When Lutz joined that church a couple years ago, he described himself as non-theistic, recalled Rev. Brian Chenowith, a state that describes much of the congregation. “We unite behind our ethical principals,” Chenowith said. “Charlie immediately found a community he wasn’t expecting to find.”

At first skeptical, Lutz now helps prepare Sunday services. “He will be the first to admit that he found religion and never expected to and it’s a great thing to see,” Chenowith said. “He’s found great meaning and it’s helped contribute to the change he’s seen in his life.”

Divorced from the mother of his children, Lutz has fallen in love with a woman he met a few years ago, and declares himself to be “in love as never before. It’s full throttle.”

He remembers people’s names. He’s gotten to know the janitors in his building. He looks back on his life and thinks of times that he could have been kinder, more understanding or more patient, especially as a researcher and doctor, a field in which big egos abound.

“Having testosterone can make you an asshole,” he said. “It makes you more arrogant in general.”

‘The Virility Paradox’

Lutz said he hasn’t studied the research on whether testosterone loss can actually make men nicer. But it’s out there. Earlier this year, Charles Ryan, a doctor and prostate researcher at the University of Minnesota who helped develop protocols for treating prostate cancer, published a book titled “The Virility Paradox: The Vast Influence of Testosterone on Our Bodies, Minds, and the World We Live In.”

As a researcher at a medical school, Ryan said he would often work with students and residents in his clinics treating prostate cancer patients. “They would always say ‘your patients are so nice.’ I would joke and say ‘they don’t have any testosterone.’ Then one day it hit me and I started really looking into the really fascinating things that testosterone does in daily life.”

Ryan has had patients refuse the treatment despite certain death because they are scared to lose this hallmark of masculinity.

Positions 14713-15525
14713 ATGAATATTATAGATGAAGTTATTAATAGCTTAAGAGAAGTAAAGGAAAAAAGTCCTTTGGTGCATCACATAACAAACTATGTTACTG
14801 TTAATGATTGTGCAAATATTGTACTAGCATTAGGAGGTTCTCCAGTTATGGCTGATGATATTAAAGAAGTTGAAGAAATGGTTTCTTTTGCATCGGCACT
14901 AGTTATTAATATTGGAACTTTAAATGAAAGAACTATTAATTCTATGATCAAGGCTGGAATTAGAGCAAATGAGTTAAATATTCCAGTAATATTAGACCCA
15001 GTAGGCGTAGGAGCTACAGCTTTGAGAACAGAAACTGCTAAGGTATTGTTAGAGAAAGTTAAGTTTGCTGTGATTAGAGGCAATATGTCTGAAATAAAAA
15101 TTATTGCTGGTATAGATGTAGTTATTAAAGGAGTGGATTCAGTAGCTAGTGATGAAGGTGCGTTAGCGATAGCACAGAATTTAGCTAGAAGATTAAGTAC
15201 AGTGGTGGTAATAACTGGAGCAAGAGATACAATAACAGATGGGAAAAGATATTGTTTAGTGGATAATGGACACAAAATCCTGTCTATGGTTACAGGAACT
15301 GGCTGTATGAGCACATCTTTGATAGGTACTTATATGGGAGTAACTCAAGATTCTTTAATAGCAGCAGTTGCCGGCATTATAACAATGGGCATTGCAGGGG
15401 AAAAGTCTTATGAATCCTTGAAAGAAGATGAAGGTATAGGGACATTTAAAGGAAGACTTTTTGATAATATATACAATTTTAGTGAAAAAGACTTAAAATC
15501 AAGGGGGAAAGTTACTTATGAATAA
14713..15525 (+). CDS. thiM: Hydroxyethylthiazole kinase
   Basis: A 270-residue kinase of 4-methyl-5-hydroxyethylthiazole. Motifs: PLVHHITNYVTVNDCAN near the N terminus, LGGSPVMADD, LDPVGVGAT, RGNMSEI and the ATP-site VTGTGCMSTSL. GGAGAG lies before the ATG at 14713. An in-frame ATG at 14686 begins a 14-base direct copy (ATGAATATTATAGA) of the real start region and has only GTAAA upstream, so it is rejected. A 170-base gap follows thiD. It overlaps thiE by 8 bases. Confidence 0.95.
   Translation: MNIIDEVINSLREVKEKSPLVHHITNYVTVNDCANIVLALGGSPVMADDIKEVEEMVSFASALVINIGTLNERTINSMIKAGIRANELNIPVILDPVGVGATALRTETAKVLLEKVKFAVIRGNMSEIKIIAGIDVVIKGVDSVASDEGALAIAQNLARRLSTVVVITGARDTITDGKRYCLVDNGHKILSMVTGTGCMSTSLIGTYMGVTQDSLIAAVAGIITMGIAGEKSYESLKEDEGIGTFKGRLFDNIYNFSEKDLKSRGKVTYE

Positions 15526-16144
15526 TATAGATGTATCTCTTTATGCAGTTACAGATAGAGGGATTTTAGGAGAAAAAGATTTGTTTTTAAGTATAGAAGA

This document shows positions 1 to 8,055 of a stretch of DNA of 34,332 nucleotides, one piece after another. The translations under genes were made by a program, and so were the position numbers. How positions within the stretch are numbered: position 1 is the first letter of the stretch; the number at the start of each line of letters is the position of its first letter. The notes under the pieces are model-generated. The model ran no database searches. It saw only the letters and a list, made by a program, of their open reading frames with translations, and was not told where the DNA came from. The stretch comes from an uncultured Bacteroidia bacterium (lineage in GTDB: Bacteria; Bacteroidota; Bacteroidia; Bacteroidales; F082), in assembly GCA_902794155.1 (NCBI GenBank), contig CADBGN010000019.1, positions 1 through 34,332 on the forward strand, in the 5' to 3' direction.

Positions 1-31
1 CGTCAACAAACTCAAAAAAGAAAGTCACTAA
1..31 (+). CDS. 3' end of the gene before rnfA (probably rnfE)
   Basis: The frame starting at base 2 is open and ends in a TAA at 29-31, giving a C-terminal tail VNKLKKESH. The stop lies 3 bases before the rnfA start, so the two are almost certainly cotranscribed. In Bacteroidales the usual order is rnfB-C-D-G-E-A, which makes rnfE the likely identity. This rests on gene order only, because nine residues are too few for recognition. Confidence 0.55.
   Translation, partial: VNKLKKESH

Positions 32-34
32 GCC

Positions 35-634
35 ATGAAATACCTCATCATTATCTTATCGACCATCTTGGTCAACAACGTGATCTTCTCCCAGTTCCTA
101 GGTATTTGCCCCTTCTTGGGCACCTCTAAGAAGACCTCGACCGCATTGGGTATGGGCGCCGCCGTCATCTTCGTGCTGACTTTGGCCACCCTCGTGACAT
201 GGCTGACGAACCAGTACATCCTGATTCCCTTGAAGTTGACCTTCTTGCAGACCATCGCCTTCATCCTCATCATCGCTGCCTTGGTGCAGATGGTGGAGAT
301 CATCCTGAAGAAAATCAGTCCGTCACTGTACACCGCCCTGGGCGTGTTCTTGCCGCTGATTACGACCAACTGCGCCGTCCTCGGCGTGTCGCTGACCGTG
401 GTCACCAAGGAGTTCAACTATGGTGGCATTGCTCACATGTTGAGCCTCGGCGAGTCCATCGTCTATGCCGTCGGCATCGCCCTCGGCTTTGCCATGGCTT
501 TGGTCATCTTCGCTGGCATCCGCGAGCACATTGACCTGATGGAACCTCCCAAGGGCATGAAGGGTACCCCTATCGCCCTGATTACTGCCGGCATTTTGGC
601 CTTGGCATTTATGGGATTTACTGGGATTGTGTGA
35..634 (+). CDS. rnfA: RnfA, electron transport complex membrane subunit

“As with all things, the beauty is in the middle, because some men will come along and they will say, they feel a little bit better, an edge has been taken out of their life that they didn’t need,” Ryan said. “Frankly, for some men, they say ‘I used to think about sex all the time and now I don’t.’

“They stop having a libido and then they stop caring about having a libido and that allows their mind to do different things.”

Testosterone and its effects encompass social and hard sciences, but it’s hard to say exactly how and why they intertwine.

“I think in the grand scheme of life, that’s the paradox,” Ryan said. “Perhaps losing part of what makes you a man helps you become more of a human.”

‘A righteous man’

Doctors are often derided for having God complexes, an arrogance that Lutz cops to when messing about with people’s lives.

But now he clings to some concepts he learned from his former wife and five children, who are Jewish. He aspires to be a “mensch,” which he describes as a good man with a special quality, “a righteous person, or someone who’s goodness is so profound that it can change the world.”

“I want to be a righteous man but I can make the world around me a better place,” Lutz said. For one thing, he’s now earmarked $100,000 to the Markey Cancer Foundation in his will, which, he said, seemed like the right thing to do.

For now, he’s enjoying life with his girlfriend, and enjoying work in new ways.

“I’m a 65-year-old teenager,” he said. “My colleagues say I’m sappy and I embrace that. I feel great, everything I worried about never came true. It’s amazing to be given a second chance at life, that’s astoundingly amazing.”

One of his five children, Claudia Lutz, says they’ve noticed the changes in their father as well.

“He’s become a lot more talkative, he talks more easily about his feelings, he’s more excited about his social life and he’s felt a stronger urge to be in touch with all of his kids,” she said. Her father also seems more aware of current issues, such as the #MeToo movement.

“He’s considering these things a lot more,” she said. “It may give him a little more permission to explore those ideas, it’s freeing from ‘I have to act like a guy my age.’”

A little while back, he wrote an essay about the past couple of years that he titled “My Life as an Man.” In it, he wrote that he has only two, low-level fears:

“One is that my prostate cancer will recur and become impervious to treatment,” he wrote. “I now have so much to live for, I would be disappointed if this disease ended all my new possibilities. My other fear is that my prostate cancer will be cured and I will discontinue my current drugs. I’m a little afraid to go back to having normal testosterone levels. Even if I do, however, I think that I’ll be a better person for having lived without testosterone for several years. I wish that I had had a period of being a half-woman earlier in life. If I had, I believe that I then would have become a better man.”